【英日対訳】ミュージシャン達の言葉what's in their mind


英日対訳:6章(1/3)Moving to Higher Ground by W. Marsalis


Lessons from the Masters 

第6章  名人達から教わったこと 


Formal education of the first order: playing in public with the great John Lewis. Because of the pressure of playing onstage, one concert is worth two months in the practice room. 


最高の教育の機会 - ジョン・ルイス大先生との共演。本番の舞台上で演奏するというプレッシャーのおかげで、1回のコンサートで2か月間練習室に籠り切って身に付くものと同じものが得られるのです。 


What I love most about Negro spirituals is how they put Moses and Jesus, Ezekiel and Abraham, together in time and then say, “I spoke to them,” as if that time were now. 



For me, all history is now. For some reason, this notion is not accepted in the fields of jazz education, performance, or criticism. Instead, we get the oversimplified story of steadily growing musical “evolution” that jazz writers like to tell and retell: impoverished infancy in New Orleans around the turn of the twentieth century; raucous adolescence in Chicago and New York through the twenties; big-band swing in the thirties; the birth of bebop in the forties; and then a profusion of schools and counterschools, each moving the music further and further from its blues roots. 



The best musicians know this music isn't about “schools” at all. Like my father says, “There's only one school, the school of 'Can you play?'” It's about the individual men and women who can honestly answer yes to that question.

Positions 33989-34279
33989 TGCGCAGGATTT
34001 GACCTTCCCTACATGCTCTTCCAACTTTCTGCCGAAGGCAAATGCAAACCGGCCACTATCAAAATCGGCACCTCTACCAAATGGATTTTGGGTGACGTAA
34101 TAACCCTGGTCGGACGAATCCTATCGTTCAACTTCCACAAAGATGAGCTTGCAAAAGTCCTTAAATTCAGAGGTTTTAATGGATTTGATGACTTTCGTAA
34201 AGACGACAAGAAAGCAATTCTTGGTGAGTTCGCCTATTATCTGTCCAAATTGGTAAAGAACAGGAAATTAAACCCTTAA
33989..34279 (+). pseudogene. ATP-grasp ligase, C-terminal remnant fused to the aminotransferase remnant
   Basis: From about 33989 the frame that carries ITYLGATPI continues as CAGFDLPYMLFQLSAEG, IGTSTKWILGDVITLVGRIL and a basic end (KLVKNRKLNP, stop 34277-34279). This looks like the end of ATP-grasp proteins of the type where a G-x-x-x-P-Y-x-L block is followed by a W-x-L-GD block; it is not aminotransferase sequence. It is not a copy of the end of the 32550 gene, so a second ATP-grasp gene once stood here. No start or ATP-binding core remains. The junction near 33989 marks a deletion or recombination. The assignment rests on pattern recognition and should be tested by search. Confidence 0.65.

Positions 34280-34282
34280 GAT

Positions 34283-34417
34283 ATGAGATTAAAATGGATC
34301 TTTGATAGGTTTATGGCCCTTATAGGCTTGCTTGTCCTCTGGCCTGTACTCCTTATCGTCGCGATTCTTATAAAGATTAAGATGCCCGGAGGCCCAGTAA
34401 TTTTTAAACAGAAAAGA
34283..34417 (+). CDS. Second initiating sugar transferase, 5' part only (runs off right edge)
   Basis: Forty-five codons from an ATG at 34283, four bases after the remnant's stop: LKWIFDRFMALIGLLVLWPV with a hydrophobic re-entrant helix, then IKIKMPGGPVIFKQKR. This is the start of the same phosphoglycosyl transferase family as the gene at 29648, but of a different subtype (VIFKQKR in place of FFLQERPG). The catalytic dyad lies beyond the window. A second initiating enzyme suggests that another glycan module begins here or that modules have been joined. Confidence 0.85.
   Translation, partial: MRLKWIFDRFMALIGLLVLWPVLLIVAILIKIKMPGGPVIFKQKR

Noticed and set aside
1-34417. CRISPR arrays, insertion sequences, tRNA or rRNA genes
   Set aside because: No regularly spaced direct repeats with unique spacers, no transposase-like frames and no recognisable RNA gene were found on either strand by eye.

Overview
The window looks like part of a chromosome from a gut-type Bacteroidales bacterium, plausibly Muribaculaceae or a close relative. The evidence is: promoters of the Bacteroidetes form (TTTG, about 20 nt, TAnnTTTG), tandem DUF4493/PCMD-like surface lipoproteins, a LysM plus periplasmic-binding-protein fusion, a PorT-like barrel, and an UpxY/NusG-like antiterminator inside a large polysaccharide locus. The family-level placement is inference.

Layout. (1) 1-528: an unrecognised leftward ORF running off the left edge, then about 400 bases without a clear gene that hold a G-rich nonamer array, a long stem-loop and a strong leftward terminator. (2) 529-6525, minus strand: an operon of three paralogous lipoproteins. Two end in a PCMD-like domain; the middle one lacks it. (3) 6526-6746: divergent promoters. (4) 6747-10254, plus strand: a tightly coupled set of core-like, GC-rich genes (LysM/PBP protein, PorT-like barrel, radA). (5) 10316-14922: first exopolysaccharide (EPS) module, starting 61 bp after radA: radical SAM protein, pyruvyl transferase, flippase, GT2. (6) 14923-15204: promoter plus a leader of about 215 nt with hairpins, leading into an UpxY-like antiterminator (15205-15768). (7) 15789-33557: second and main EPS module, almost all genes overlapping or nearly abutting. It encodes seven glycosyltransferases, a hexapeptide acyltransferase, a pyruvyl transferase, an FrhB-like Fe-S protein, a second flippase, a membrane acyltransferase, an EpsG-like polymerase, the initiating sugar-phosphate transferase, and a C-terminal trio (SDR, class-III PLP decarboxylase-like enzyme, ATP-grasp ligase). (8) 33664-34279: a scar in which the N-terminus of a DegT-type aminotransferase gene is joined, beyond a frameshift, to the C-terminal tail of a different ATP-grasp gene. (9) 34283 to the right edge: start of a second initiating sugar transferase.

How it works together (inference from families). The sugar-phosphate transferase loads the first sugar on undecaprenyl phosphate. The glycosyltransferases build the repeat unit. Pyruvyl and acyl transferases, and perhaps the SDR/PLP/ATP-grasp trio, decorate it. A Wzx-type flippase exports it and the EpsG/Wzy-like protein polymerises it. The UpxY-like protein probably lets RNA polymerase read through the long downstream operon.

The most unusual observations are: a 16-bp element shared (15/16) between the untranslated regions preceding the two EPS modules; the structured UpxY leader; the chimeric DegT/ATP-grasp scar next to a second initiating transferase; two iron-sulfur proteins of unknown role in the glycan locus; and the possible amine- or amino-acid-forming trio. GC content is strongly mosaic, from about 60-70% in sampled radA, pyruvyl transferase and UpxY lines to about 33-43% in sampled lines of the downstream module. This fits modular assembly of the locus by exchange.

Many of the most valuable lessons I've learned about jazz were imparted by way of stories. Colorful storytelling makes for a community feeling around and through the music. Jazz concerns people and what they do. Just saying the name of a particular musician evokes the whole of their person embodied in their sound. Sometimes older musicians will sit around, giving a roll call of people you never heard of, saying where they were from, and then raving about the way they played this tune or that: “Yeah, man, Little Bobby Moore was a mean motor scooter. Ask Dizzy. He'll tell you. Bobby came into a place with his horn, people start hiding theirs.” 



Sometimes you learn from masters by what they do. In the late 1980s, we played a concert opposite Pearl Bailey, and she brought me a gift to show how gracious musicians used to be when they headlined concerts together. She made a point of telling me that's what she was doing, too. Not that I actually buy gifts for people at jazz festivals ― but I think, even all these years later, that I should start. 



Tony Williams played with Miles Davis's band when he was seventeen or eighteen. He could sing entire albums ― everyone's solo. He was a very intense man, self-contained and private. But he had some great observations about music and musicians. He told me he noticed that the musicians with the best time didn't tap their feet when playing. Because when you're tapping your feet every rhythm you play becomes a polyrhythm, a feat of coordination like rubbing your stomach patting your head.  

トニー・ウィリアムズが、マイルス・デイビスのバンドでドラムを叩いていたのは、彼が17、18歳の頃でした。彼はアルバム全曲 - 一人一人のソロも、空で歌うことができたのです。気性が激しく、人とは打ち解けないし人付き合いもしない性格でしたが、音楽とそれを奏でるミュージシャン達に対する観察力の素晴らしさを、随所で発揮していました。ミュージシャン達というものは、最高に調子が良い状態の時は、演奏中に足踏みをしないことに気付いた、と彼は僕に教えてくれたことがあります。というのも、そもそも演奏中に足踏みなんかしてしまうと、出てくるリズムが、ポリリズムと言って、腹をさすりながら頭をポンポンとはたくような、妙チキリンなものになってしまう、というわけです。 


The master drummer Elvin Jones was one of the most soulful men in the world. I would get to his house around eleven or twelve at night, and his wife, Keiko, would have the lobster and sushi ready and the sake flowing. We went on several tours together. I loved him like a father. Once we were playing so hard my lips started bleeding. I didn't want to tell him that I thought he was playing too loud. Finally, I got up the courage to tell him. He started at me for a while and then said, “All you had to do was say something. Ain't nobody on earth above being told something.”